4. Retrospectives are a poor substitute for an actual democratic process This might be a controversial thing to say, but I have always felt Retros are a poor attempt to democratize a highly controlled process. Instead of spending time in reflecting on what worked & what didn’t work, why not let tech teams decide how to manage their work? Between manager-led sprint planning & retros, tech teams tend to feel powerless. As a product manager, your time is better spent in inspiring the people who build your product instead of managing their time. Allow tech teams to plan their own retros and at a pace that makes sense to them. 5. Product managers end up getting swamped with process work Between user interviews, reviewing business goals & metrics, writing documentation, usability tests & n number of things PMs have to accomplish, adding tech process management is a huge burden on product owners.
Product managers are expected to ensure accountability from developers; and this is just bad culture. Tech teams should be empowered to own their process & be responsible for it.
6. Storypointing sessions adds to the meeting burden and subconsciously imply a lack of trust in a developer’s estimates
Even though a lot of well meaning managers & teams try to keep estimates fluidic- it inevitably becomes stressful for developers if their estimates are inaccurate sprint after sprint. Not to mention, the time wasted on ensuring accuracy- every 2 weeks!
Providing estimates for tech work is hard as it is. In addition to this, to demand point estimates for each ticket biweekly pushes developers to be more & more conservative. Inevitably developers tend to add buffer time to each ticket.
The one size fits all approach to product building often times leads to confusion in teams on how to handle unique situations, like large tech debts that have multiple dependancies that could never fit within a single sprint. Agile is not all bad. It just lacks the soul of product building. What is good about Agile? 1. Daily Scrum: Probably one of the best parts of Agile is the daily standup that allows teams to be able to raise issues & stay abreast of each others’ work on a regular basis. With a good scrum master, scrum ensures that teams are inspired on a daily basis.It reinforces team spirit & camaraderie. 2. The iterative & flexible approach to product building. Agile has an advantage of allowing iterative approach through its core philosophy of breaking down tasks & ensuring teams are not married to a fixed roadmap.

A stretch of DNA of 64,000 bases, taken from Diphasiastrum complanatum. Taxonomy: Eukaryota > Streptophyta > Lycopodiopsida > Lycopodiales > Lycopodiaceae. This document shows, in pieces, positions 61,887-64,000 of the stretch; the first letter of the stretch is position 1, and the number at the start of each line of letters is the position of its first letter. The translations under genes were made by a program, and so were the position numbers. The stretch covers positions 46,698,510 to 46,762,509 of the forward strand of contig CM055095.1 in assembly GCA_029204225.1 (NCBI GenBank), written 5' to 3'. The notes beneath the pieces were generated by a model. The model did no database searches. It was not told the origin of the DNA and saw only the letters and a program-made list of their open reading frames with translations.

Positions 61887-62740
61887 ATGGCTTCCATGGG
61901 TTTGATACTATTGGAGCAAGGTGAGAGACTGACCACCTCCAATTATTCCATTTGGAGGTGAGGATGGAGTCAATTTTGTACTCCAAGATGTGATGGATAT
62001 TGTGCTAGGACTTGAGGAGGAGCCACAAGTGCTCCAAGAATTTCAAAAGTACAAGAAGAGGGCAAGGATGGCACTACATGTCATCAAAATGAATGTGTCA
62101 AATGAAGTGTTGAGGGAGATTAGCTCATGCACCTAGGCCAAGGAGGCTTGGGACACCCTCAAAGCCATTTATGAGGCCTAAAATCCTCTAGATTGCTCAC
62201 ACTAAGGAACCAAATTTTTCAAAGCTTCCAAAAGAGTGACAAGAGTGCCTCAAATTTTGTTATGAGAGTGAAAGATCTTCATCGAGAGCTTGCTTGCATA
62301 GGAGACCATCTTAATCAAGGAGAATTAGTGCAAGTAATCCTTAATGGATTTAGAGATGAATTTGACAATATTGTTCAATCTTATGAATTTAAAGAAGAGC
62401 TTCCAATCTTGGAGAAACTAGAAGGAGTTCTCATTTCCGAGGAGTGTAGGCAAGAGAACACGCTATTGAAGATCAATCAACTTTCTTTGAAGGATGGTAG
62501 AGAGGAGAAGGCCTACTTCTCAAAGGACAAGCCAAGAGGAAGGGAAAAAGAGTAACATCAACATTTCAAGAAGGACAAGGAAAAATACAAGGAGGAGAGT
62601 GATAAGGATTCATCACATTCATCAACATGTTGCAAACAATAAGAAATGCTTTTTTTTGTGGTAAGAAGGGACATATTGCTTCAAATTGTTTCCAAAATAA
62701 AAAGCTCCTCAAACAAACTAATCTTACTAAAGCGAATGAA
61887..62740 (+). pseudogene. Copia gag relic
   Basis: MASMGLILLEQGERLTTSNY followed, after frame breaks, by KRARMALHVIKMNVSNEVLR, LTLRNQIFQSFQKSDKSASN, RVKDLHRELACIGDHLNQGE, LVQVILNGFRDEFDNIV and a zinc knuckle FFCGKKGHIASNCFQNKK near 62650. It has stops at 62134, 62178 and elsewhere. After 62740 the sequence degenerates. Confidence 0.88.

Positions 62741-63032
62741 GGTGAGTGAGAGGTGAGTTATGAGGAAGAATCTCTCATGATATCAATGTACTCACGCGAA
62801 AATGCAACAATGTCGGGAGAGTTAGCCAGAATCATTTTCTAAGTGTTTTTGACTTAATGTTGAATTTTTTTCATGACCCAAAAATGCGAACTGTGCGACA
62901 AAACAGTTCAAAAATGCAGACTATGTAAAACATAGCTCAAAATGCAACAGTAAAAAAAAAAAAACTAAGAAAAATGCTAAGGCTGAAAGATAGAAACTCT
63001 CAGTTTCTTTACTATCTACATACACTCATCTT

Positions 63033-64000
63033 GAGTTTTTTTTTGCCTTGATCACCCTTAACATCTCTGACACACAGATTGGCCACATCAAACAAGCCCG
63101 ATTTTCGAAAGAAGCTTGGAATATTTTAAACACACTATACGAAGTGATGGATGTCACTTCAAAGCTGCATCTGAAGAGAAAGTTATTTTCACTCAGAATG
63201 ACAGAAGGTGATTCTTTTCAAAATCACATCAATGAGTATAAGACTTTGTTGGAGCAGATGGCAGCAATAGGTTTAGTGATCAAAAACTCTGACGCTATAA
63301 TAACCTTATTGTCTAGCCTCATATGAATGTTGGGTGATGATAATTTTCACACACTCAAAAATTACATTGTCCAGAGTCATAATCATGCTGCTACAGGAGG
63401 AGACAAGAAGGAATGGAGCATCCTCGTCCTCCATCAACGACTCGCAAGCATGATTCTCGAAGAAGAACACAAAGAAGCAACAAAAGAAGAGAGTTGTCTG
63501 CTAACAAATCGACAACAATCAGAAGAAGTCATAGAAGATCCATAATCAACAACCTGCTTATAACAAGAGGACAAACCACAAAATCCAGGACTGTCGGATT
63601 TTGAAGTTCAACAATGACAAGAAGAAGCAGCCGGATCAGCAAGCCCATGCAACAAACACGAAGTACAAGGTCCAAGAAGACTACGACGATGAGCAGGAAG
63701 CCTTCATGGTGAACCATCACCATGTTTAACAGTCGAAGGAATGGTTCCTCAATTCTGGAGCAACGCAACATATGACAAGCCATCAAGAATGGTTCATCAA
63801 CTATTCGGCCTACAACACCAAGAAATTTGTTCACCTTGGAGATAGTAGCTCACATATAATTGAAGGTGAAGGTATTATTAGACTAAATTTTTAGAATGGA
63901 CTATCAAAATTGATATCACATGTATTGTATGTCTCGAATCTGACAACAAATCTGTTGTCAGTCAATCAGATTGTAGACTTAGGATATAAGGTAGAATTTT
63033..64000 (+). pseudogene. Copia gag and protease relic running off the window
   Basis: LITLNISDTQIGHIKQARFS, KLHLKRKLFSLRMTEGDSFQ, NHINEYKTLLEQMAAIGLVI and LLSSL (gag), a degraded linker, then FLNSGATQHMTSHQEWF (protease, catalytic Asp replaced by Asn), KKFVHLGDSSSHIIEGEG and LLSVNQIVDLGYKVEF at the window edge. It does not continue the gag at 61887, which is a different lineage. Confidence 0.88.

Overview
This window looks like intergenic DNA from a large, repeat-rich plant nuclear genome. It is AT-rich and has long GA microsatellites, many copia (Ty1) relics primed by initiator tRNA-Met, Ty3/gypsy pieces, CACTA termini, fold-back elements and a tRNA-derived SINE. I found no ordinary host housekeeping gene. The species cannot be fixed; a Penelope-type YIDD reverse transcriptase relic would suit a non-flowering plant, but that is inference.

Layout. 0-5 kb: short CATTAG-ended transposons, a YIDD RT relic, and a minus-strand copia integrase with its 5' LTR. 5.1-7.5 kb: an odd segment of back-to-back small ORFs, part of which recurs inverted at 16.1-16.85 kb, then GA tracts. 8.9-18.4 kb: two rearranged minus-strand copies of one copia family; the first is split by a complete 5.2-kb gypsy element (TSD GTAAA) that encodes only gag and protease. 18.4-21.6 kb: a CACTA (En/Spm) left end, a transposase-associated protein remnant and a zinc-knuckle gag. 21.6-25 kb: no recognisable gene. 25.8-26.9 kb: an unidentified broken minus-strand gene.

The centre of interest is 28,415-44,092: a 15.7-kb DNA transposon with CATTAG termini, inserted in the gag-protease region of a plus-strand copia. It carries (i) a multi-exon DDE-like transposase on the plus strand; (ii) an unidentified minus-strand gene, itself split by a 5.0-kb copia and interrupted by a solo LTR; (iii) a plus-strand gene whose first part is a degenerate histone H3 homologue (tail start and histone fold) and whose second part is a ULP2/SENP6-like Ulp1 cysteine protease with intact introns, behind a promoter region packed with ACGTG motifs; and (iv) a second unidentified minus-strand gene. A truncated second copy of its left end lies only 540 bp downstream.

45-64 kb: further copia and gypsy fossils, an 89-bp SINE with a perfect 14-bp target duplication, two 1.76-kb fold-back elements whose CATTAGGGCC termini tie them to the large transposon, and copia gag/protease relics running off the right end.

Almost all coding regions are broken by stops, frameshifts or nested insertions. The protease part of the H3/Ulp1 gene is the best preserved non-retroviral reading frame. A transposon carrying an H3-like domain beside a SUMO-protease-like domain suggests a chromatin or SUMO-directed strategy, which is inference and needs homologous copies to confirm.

Though biweekly sprints set up a good foundation to allow iterative approach to product; the core of having a flexible approach to tech is a team that is more committed to the vision than the rigour of tasks accomplished.
By design, Agile gives power to Product managers to assign tickets at regular frequencies & determine tech effort. But the core of allowing iterative product building is a flexible & motivated tech team- not necessarily a power shift towards product. I am not saying that Agile doesn’t work. My argument is that ALL of Agile’s principles don’t fit every team. If you have a trusted with motivated developers, you don’t really need Agile to ensure accountability. In fact, Agile feels counterintuitive when you are dealing with a group of committed intelligent developers.
Agile being introduced as a counterpart of Waterfall seems almost reactionary. From a space of opacity of tech efforts (in Waterfall) to an extreme of micromanaging tech (in Agile).
Instead of adopting Agile methodology as a dictum, try seeing what parts of Agile makes sense for your team. Let us listen to the spirit of our teams and not just the rules of product books.